What is the Treatment?
For most types of arthrogryposis, physiotheraphy has
proved very beneficial in improving muscle strength and the range of
motion of affected joints. Parents are encouraged to become active participants
in a therapy programme and to continue therapy at home on a daily basis.
Removable splints can be made to augment the stretching exercises to
increase range of motion. Casting is often used. However, emphasis should
be placed on achieving as much joint mobility as possible.
Hydrotherapy or swimming in a warm pool is an excellent
exercise. Occupational therapy is useful when the upper limbs or hands
are involved. Speech therapy and/or jaw physiotherapy is useful when
the jaw is involved.
Surgery should be viewed as a supportive measure to
other forms of treatment when they have achieved their maximum result.
Surgery is commonly performed on ankles to put feet in position for
weightbearing and walking. Less frequently, surgery is required on knees,
hips, elbows and wrists to achieve better position or greater range
of motion. In some cases, tendon transfers have been done to improve
In the past, surgeries were often repeated as the deformities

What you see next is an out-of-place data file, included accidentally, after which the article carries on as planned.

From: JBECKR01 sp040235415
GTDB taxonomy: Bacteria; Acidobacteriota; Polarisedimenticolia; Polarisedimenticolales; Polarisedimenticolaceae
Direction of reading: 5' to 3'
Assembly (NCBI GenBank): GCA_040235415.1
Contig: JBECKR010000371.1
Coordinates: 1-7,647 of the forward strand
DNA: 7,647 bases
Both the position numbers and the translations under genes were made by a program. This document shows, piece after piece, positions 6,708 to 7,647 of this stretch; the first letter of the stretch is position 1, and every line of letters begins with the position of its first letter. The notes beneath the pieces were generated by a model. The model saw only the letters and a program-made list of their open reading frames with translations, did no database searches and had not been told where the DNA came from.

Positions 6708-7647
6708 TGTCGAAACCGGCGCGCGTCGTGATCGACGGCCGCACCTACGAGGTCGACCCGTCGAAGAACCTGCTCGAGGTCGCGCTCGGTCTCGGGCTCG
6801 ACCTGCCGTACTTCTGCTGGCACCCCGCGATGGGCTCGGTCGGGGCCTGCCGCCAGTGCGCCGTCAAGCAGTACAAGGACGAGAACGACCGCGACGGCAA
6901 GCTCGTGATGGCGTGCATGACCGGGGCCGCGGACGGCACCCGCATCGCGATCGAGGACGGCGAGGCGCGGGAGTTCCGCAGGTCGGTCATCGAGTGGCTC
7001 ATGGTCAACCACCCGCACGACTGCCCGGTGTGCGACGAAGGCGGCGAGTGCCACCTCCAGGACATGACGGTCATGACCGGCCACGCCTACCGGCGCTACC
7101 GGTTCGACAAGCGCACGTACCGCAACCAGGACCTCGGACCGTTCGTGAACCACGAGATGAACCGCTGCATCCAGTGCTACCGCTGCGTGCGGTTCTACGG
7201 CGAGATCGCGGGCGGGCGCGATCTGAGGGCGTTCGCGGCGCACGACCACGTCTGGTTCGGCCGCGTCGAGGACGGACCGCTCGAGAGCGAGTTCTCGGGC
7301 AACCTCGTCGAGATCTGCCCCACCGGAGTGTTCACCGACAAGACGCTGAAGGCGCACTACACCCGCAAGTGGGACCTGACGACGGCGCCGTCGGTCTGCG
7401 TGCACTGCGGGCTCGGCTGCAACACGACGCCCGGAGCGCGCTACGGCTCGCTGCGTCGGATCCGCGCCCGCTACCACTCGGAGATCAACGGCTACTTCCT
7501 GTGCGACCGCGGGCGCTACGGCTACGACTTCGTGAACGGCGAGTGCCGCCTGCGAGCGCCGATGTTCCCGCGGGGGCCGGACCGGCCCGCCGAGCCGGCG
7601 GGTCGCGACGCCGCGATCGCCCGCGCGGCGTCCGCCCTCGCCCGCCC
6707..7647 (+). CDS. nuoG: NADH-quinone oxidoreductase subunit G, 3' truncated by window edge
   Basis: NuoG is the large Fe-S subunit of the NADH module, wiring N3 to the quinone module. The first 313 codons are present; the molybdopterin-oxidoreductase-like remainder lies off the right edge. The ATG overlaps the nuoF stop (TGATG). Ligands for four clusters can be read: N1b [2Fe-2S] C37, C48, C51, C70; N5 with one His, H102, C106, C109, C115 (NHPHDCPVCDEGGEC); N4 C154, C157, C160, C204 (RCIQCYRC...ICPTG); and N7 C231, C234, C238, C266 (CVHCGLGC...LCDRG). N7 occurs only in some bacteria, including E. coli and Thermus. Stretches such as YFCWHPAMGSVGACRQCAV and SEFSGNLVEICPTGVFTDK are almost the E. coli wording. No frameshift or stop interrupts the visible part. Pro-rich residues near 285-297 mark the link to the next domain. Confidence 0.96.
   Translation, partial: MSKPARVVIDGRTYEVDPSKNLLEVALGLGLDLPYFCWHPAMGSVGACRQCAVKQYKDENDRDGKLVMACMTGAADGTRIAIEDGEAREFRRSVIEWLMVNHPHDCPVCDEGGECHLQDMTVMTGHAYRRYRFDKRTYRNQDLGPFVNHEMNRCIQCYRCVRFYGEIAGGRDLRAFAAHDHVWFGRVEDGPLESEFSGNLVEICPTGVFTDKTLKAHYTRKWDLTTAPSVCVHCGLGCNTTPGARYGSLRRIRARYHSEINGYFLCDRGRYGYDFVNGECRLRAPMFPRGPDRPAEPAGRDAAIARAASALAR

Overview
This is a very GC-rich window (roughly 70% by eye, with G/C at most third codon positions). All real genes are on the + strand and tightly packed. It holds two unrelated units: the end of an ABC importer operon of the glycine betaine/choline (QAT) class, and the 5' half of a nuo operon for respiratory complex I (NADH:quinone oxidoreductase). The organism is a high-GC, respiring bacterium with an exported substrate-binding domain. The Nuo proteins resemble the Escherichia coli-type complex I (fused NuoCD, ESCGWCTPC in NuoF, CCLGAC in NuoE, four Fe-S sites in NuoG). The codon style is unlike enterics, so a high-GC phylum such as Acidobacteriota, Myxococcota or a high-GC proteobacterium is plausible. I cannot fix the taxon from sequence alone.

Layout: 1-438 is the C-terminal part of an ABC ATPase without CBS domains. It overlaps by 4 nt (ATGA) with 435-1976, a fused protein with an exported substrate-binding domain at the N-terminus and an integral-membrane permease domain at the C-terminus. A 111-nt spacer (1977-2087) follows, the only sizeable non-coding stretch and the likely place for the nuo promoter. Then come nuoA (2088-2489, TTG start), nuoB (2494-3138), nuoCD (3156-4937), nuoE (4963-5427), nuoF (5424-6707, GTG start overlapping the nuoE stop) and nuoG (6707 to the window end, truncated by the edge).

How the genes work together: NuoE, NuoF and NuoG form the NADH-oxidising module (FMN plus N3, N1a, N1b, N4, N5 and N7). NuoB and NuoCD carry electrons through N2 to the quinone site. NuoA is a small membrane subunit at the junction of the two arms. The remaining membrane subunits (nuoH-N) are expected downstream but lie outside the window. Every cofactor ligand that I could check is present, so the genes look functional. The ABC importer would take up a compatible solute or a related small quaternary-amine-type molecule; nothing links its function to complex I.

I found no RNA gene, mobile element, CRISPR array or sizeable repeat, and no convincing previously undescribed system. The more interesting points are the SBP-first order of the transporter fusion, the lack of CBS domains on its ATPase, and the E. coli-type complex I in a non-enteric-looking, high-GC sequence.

reoccurred. With newer surgical techniques and careful follow-up treatment
with physiotherapy and splints, surgical success appears to be much
improved. However, before any surgery is performed, it is important
to be aware of the risks and the amount of improvement which can be
expected. It is wise to seek a second or even third opinion before proceeding
with surgery. If possible, talk to someone whose child has had similar
Since the term arthrogryposis refers to a group of
relatively rare conditions, few therapists or doctors have dealt with
very many cases. Therefore, it is advisable to contact doctors and therapists
who have treated a large number of patients with arthrogryposis. They
are usually found at the major children's hospitals.
*Information in this section is taken from a publication
of AVENUES, the arthrogryposis support group in U.S.A.